[0026] As noted above, the mesoporous carbon material may be used to adsorb gas. In some embodiments, the gas is a biogas, e.g., from landfills. For example, the gas may be a siloxane. Removal of siloxanes may be advantageous in a number of applications. For example, when a biogas is used as a fuel for electricity generation, trace amounts of siloxanes may damage the combustion engines. Also, the process of treating wastewater results in the production of digester gas, which is a methane-rich gas that can be used to produce electricity and heat. In order to generate energy by the methane-rich digester gas, the digester gas should be purified from siloxanes before going toward the engine. In some embodiments, the mesoporous materials play an important role to remove siloxanes from both landfill gas and digest gas stream and deliver siloxane free gas to reduce maintenance cost. It should be understood that the mesoporous carbon materials can be used to move other gases and the methods described herein and are not limited in this regard. For example, the mesoporous carbon materials may be used to remove hydrogen sulfide (H.sub.2S) or carbonyl sulfide. In some embodiments, the mesoporous carbon materials may be used to remove multiple gases (e.g., hydrogen sulfide and siloxane) in simultaneously in the same method.

[0027] In applications in which the mesoporous carbon adsorbs gas, the material may be confined in a column into which the is introduced according to know n techniques.

[0028] The following examples illustrate certain embodiments of the invention, though are not intended to be limiting.

Example

Synthesis Method

[0029] Tetraethylorthosilicate (0.02 mol) was diluted in a solution containing 0.188 mol (14 g) of 1-butanol, 0.032 mol (2 g) of HNO3 and 3.4.times.10-4 mol (2 g) of P123 surfactant in a 150-ml beaker at RT and under magnetic stirring. The obtained clear gel was placed in an oven at 120.degree. C. for 4-6 h. The obtained transparent yellow film was placed in a calcination cuvette and calcined directly under air at 450.degree. C. for 4 h (1.degree. C. min-1 heating rate). As-synthesized mesoporous silica sample (Meso-Si) was placed in a tubular furnace and heated to 900.degree. C. for 2 h under an Ar atmosphere. Resulting black material may be put and stirred in a 0.5 M warm NaOH solution for etching out the silica to form mesoporous carbon. The formed black powder may be washed one or more times with water and ethanol, and dried in a vacuum oven overnight. A mesoporous carbon material was produced.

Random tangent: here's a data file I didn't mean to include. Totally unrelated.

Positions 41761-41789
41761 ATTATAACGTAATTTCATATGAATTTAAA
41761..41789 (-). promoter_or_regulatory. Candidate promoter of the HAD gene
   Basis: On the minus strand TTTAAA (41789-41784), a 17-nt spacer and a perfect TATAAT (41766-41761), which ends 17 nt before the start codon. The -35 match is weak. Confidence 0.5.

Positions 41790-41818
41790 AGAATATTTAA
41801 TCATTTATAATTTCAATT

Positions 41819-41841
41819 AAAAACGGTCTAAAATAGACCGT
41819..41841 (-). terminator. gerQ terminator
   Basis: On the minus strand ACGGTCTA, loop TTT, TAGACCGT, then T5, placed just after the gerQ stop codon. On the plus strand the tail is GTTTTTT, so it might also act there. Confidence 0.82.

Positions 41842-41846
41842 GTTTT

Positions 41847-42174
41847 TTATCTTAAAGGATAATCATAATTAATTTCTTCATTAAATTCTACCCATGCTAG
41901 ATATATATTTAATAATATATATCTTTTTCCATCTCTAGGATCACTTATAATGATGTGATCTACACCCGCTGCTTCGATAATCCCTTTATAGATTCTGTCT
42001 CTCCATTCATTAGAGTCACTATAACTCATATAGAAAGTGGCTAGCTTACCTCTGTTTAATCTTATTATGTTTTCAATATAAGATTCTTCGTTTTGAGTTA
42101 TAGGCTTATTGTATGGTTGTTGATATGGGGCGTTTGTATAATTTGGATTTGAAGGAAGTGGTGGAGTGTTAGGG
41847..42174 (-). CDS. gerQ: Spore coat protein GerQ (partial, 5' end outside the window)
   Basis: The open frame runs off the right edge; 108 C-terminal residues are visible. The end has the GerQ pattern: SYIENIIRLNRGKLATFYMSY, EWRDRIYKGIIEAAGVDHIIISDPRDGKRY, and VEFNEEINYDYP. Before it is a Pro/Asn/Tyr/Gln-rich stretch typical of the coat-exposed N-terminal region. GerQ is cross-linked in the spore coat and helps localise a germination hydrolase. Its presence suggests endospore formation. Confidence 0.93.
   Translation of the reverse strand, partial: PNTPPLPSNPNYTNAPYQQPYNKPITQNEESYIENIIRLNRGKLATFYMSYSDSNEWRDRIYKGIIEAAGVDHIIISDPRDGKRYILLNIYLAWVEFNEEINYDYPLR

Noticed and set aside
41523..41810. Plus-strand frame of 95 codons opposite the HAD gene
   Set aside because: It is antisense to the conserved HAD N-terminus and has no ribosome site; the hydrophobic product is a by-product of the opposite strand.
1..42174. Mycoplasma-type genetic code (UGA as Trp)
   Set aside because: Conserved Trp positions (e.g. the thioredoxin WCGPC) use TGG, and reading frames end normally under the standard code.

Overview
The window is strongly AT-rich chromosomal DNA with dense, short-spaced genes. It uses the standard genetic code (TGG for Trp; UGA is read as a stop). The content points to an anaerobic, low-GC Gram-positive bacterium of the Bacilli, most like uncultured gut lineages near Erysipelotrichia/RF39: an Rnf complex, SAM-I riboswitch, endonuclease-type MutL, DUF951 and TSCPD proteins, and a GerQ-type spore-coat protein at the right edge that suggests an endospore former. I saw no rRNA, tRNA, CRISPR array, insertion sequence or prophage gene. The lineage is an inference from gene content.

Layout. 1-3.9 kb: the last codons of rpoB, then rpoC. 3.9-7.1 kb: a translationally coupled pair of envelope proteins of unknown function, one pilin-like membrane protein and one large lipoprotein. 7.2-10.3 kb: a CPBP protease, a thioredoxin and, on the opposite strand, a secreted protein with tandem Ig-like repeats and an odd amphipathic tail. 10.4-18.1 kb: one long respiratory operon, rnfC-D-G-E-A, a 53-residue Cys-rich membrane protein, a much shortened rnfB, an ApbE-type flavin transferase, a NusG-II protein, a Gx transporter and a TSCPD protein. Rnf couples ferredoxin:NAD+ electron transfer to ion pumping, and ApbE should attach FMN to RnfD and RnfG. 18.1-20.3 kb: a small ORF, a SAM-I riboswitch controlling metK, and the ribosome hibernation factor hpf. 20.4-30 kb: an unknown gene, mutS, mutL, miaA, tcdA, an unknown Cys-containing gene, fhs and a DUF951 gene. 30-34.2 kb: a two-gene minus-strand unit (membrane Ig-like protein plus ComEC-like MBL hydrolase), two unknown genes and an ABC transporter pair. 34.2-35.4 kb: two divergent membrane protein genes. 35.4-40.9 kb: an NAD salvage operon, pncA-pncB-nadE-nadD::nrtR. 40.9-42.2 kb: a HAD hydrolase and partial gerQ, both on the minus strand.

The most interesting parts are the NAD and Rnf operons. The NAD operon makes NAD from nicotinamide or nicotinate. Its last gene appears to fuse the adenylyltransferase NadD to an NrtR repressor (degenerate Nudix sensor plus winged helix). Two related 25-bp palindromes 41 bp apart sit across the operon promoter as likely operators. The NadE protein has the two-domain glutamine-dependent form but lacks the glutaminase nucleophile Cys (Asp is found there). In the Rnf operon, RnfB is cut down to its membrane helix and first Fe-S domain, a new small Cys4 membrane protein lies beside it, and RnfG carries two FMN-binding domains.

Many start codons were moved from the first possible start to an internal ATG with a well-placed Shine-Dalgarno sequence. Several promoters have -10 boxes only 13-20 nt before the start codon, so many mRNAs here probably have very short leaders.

[0030] Physicochemical Properties

[0031] The physicochemical characterization results of the mesoporous carbon material are illustrated in FIGS. 1A-1D. The low angle diffraction pattern (FIG. 1A) indicates the presence of ordered mesoporosity, which is also the size of the aggregated nanoparticles. No sharp peaks in the high angle PXRD (FIG. 1B) showed the amorphous nature of the materials. The N.sub.2 sorption isotherms (FIG. 1C) can be labeled as a characteristic type-IV isotherm, which contains mesoporosity and has a high energy of adsorption. The pore size distribution (FIG. 1D) along with pore diameter of 3.5 nm confirms the mesoporisity and monomodal structure of the materials. The FESEM images (FIGS. 2A-2C) displayed the morphological aspect of the materials.

[0032] Test Result of Adsorption Reaction

[0033] Adsorbents' performance of D4 adsorption tests were run at flow rate of 100 ml/min under 25.degree. C. isotherm oil baths. The siloxane amount in the carrier gas is 525 mg/60 mins. FIG. 3A shows the breakthrough diagram of mesoporous carbon adsorbents and blank test, according to some embodiments, by plotting accumulated siloxane amount versus time. FIG. 3B shows the residue siloxane amount in the solvent versus time. From FIG. 3B, it shows that the mesoporous carbon, according to some embodiments, was still adsorbing siloxane even after 120 mins. If the adsorbents were saturated, the amount of residue siloxane in the solvent should be stable and became almost the same.